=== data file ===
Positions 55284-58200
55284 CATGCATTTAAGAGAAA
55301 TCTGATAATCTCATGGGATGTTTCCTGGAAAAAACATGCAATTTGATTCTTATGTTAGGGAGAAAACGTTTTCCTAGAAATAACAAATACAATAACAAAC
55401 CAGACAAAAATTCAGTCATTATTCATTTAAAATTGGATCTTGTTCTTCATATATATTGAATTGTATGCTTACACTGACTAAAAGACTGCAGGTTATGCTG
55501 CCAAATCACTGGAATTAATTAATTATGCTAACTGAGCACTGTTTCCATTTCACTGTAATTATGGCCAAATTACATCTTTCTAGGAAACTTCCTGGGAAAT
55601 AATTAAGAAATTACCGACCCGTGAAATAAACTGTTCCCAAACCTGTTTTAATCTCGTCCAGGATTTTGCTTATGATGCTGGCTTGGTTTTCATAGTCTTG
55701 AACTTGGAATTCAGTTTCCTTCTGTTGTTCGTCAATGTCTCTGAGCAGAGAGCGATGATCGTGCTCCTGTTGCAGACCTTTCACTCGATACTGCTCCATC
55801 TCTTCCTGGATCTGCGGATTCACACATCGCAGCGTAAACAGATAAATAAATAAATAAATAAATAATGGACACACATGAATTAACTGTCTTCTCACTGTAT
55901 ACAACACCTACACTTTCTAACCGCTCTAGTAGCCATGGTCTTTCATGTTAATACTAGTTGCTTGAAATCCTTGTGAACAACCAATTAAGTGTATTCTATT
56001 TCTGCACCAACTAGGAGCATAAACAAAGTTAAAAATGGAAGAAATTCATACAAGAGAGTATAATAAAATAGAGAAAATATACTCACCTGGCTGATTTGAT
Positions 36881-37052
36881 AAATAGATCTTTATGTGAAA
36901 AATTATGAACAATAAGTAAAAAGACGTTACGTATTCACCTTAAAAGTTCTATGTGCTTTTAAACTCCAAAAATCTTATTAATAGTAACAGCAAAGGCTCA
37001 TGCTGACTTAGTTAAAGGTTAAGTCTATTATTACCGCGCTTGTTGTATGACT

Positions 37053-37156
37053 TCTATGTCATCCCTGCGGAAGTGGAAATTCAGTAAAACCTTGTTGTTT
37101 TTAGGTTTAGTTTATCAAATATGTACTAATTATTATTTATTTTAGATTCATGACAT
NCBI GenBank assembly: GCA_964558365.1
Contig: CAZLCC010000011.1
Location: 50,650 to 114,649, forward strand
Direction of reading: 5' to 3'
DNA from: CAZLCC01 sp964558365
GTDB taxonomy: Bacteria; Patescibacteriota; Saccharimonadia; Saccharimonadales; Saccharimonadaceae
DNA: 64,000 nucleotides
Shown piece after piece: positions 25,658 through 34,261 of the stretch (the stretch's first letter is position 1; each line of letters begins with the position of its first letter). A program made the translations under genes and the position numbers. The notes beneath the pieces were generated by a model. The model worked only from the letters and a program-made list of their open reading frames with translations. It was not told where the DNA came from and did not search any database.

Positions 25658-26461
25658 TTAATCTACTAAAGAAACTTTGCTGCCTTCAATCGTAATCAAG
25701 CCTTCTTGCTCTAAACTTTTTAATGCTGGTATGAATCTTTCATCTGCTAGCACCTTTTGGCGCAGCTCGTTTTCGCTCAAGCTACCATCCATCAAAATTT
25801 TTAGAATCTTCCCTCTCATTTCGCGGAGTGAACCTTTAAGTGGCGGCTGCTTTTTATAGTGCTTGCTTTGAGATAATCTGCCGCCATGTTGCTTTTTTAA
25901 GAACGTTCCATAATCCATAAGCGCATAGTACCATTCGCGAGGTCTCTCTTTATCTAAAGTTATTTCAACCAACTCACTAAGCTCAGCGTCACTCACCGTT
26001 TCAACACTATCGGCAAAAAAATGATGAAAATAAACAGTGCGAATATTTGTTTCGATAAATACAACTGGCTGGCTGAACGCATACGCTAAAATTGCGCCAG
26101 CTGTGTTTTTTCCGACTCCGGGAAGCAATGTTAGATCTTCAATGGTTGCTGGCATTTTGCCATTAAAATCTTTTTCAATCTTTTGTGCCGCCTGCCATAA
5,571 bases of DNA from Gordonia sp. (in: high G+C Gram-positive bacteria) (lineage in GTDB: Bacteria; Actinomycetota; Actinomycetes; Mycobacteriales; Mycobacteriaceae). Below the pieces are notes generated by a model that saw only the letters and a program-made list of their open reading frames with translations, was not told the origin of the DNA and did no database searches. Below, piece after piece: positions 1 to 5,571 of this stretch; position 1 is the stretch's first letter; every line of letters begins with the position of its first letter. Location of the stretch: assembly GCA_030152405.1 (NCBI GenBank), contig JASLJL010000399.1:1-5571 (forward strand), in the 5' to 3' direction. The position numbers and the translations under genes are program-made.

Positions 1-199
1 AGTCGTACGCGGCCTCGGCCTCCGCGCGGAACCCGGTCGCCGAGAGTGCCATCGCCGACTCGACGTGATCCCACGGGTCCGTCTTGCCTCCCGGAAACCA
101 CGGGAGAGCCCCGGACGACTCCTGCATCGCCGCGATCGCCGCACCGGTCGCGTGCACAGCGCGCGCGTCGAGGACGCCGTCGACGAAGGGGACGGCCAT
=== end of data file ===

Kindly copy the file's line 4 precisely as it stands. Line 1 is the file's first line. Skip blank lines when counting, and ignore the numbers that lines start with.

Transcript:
55401 CAGACAAAAATTCAGTCATTATTCATTTAAAATTGGATCTTGTTCTTCATATATATTGAATTGTATGCTTACACTGACTAAAAGACTGCAGGTTATGCTG